The color force between two (or three) quarks is quite different than the electrostatic force between two charges. In a very simplified model you can think about the force between two quarks as varying like $r$ or $r^2$. First of all note that when $r\rightarrow 0$ the force goes to 0. This is the asymptotic freedom of the color force which was discovered in 1973 and for which Gross, Wilczek and Politzer were awarded the Nobel Prize in Physics in 2004. This means that at very high energies (and short distances) the quarks act like free particles and the color force is small.

However when $r\rightarrow \infty$ the force goes to $\infty$. This model of a force that increases with distance is another statement of the principle of color confinement in QCD. The fact that gluons will interact with other gluons with the same strong color force that attracts quarks is thought to be the reason for color confinement. So, if you start with the three different colored quarks bound into a colorless proton and if you try to pull one of the quarks out of the proton, it will take more and more force and thus more and more energy as you pull the quark out. Thus, as you try to separate the quark out of the proton, at some point when enough energy has been added to the system it becomes energetically favorable to create a new pair of quarks ($q\bar{q}$) in the region between the quark and the residual "proton". Now the the newly created $\bar{q}$ will be attracted to the quark that is being pulled out of the proton whereas the other newly created $q$ will be pulled back into the proton which will then constitute a normal proton again with 3 quarks. Meanwhile the $q$ that is being pulled out and the newly created $\bar{q}$ will become bound together as a meson - therefore the attempt to pull a quark out of a proton will result in a final state that has a meson and a proton. This is called color confinement - because you can never separate a single colored quark (or gluon) out of a proton or other hadron - all composite particles must be colorless - either a $q\bar{q}$ that is colorless (a meson) or three differently colored $q$'s that create a colorless proton or hadron. This strong color force is responsible for binding 3 quarks into hadrons (like protons or neutrons) or a $q\bar{q}$ into mesons.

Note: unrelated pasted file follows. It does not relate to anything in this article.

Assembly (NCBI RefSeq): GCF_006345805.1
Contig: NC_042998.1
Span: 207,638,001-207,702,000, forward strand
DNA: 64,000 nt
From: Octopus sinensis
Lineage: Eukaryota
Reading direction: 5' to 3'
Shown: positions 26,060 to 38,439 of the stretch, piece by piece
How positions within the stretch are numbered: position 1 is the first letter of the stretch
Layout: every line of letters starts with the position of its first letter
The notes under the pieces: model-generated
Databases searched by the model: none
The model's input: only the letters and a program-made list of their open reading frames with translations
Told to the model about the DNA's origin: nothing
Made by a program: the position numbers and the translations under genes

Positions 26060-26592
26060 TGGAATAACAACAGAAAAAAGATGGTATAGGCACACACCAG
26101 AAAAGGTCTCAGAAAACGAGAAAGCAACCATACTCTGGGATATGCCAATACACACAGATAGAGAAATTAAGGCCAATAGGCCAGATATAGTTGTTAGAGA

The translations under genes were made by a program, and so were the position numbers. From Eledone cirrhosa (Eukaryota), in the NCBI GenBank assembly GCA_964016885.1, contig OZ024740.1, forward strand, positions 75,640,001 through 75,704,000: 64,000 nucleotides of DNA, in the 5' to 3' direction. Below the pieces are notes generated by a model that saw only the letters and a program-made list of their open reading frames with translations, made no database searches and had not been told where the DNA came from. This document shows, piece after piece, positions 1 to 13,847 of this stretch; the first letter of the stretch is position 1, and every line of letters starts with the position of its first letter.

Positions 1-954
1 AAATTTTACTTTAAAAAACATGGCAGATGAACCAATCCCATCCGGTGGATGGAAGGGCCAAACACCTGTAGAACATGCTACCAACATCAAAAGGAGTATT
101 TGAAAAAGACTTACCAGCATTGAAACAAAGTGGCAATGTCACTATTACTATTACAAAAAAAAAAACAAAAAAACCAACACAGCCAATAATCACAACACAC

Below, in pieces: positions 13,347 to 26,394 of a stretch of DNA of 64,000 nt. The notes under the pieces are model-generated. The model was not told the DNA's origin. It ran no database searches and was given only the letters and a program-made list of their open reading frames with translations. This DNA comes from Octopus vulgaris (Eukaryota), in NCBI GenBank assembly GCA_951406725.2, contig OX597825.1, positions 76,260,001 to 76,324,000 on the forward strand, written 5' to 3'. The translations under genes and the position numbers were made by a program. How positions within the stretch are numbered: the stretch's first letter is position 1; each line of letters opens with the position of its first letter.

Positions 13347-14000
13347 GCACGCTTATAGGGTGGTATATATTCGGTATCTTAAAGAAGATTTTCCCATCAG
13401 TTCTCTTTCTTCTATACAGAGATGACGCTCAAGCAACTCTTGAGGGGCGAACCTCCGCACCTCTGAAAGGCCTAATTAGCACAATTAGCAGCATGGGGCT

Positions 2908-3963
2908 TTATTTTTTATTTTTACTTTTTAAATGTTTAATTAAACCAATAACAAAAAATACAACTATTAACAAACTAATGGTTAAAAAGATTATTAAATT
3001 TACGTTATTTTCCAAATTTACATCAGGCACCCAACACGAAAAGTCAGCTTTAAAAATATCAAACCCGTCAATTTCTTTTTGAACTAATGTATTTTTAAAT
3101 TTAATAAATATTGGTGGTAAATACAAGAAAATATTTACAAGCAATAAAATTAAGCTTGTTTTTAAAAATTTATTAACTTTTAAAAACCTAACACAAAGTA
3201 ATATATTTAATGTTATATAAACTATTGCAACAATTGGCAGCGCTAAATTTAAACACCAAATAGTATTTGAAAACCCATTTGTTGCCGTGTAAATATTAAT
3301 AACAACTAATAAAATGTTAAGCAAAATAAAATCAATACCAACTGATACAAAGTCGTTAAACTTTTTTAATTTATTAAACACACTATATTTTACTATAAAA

Now when protons and neutrons are bound together in a nucleus, even though the proton and neutron as a whole is colorless, when they are close to each other a residual part of the color force will attract the proton and neutron together. This can be modeled as the exchange of $\pi$ mesons between the nucleons and since the pion has a mass, this will result in a short range force that will vary as:

$F(r)=\tfrac{\pm K}{r^2}e^{-mr} \ \ \$ where $m$ is the mass of the pion.

This residual color force is responsible for nuclear binding.

Now the weak interactions are mediated by the $W$ and $Z$ mesons which are much heavier than the pion by a factor of about 600 ($m_\pi \approx 130-135 MeV$ but $m_W \approx 91 GeV$ and $m_Z \approx 80 GeV$). Thus the weak force will also be of the form:

$F(r)=\tfrac{\pm K}{r^2}e^{-mr} \ \ \$ where $m$ is the mass of the $W$ or $Z$.